You may not need to cut and patch holes in the wall. If you can drill into the wall from the attic or the basement/crawlspace, you can get long, flexible drill bits and drill bit extensions that can reach up to the fireblock and have a hole in the end of the bit you can attach a pull string to that will pull back through the holes you just drilled. If you are terminating the run at a wall plate, the drills are flexible enough to be angled up the wall through the wall plate opening although it would take multiple extensions to clear the floor. I've seen people put large collars or even just wood disks around the shank of the bit so the hole drilled wouldn't be too close to the wallboard or plaster.

I remember one time I helped a work buddy install outdoor lights on the wall of his patio. We didn't have a right angle drill handy and there wasn't room to get a regular drill and bit through the double wall plate, even if we drilled at an angle, so we went up on the roof removed enough shingles to give us a straight shot through the roof decking into the wall plate, then replaced the shingles with nails and roofing cement; no one could tell what we had done.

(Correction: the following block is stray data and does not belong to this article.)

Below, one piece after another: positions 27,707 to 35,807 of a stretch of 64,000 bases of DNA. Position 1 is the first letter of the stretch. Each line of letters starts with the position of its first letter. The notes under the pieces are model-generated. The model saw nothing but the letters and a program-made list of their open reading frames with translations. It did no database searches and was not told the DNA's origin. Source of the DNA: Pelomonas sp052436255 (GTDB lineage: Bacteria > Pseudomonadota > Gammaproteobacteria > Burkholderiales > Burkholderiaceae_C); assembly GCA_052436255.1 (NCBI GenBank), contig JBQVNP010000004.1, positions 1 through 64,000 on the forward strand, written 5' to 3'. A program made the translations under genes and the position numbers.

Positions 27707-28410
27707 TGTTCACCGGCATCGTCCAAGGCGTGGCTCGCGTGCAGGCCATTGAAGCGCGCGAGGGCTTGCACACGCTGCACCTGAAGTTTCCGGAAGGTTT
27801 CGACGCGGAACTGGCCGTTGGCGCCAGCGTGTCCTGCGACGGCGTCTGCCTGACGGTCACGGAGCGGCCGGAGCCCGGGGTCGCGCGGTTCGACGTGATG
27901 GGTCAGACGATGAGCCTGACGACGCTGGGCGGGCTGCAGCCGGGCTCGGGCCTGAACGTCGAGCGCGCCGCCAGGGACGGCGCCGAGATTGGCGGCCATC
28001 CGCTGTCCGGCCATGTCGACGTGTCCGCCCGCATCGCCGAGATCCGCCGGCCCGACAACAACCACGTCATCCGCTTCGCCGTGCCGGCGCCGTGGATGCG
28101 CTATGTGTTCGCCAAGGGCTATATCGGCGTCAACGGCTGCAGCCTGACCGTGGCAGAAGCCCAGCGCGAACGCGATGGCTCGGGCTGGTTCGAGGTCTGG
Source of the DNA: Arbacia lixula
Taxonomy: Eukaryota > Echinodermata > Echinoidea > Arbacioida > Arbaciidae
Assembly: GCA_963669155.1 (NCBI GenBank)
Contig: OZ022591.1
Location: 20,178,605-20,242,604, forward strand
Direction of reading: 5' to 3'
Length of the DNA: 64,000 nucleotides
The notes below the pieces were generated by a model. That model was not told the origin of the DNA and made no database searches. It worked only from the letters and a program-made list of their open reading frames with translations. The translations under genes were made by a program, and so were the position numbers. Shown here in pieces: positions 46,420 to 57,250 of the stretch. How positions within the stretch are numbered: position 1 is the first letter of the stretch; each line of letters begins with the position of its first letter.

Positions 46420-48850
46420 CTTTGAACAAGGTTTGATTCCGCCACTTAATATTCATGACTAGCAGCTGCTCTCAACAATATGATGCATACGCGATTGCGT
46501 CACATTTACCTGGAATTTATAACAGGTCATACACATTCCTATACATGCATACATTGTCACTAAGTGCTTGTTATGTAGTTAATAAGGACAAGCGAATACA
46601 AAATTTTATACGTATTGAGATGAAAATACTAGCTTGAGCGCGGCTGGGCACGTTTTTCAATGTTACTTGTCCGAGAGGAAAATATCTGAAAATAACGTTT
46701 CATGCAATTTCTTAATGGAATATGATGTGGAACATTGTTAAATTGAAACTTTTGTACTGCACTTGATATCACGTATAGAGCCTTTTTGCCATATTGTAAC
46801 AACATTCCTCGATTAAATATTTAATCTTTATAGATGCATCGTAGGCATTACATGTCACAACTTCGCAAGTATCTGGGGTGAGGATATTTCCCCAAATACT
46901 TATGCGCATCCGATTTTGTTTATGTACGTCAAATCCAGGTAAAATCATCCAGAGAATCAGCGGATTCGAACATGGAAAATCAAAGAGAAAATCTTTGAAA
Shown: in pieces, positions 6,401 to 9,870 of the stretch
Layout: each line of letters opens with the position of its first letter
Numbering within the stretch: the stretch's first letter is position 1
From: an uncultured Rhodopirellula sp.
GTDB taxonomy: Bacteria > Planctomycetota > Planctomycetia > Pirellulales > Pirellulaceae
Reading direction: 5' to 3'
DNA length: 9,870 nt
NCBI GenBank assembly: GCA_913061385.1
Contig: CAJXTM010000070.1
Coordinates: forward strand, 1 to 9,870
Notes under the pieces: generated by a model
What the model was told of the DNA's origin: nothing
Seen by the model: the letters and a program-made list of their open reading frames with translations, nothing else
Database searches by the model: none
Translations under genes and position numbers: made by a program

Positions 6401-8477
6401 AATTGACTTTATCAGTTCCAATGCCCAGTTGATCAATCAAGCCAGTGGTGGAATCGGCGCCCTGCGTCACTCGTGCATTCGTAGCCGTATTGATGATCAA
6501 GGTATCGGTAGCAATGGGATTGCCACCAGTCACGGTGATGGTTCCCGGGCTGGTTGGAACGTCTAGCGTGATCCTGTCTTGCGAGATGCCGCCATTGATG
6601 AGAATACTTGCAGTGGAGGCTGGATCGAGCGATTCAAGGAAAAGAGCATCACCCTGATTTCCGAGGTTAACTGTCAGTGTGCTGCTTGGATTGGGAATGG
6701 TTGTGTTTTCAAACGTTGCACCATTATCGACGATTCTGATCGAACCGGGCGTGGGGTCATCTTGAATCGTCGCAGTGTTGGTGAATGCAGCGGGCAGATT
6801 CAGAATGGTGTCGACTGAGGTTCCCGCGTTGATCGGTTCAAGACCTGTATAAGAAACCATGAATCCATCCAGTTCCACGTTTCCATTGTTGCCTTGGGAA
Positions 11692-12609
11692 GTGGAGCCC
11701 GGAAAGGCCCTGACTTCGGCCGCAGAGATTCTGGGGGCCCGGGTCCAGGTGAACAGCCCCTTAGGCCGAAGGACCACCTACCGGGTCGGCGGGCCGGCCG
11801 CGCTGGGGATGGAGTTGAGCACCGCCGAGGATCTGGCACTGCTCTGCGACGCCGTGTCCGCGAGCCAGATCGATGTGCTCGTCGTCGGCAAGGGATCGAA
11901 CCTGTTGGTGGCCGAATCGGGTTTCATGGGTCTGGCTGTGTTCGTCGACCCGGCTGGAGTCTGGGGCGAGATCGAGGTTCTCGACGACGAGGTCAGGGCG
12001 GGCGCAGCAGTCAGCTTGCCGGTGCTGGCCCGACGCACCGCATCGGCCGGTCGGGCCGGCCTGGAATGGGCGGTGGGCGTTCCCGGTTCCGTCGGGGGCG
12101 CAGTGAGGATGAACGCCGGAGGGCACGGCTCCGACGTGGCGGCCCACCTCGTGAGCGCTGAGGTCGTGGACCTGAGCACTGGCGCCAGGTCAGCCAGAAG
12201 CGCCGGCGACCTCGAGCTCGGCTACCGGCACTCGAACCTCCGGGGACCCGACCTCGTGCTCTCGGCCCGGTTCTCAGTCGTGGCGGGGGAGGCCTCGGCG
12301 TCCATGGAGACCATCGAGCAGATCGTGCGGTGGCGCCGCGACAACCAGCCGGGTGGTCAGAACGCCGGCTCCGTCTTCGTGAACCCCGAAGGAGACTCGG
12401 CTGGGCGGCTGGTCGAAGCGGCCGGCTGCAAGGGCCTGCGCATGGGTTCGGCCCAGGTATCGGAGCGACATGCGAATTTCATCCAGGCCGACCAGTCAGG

I've cut several holes in the aluminum roof of my mobile home so I route Romex I had fished through the tiny "attic" (8" at its highest point) down into the wall, then patched the holes with sheet aluminum bedded in roofing cement, blind riveted into place, and covered with white roof coating to match the rest of the roof. The patches are barely visible from up on the roof and cannot be seen from the ground due to the rather shallow pitch of the roof.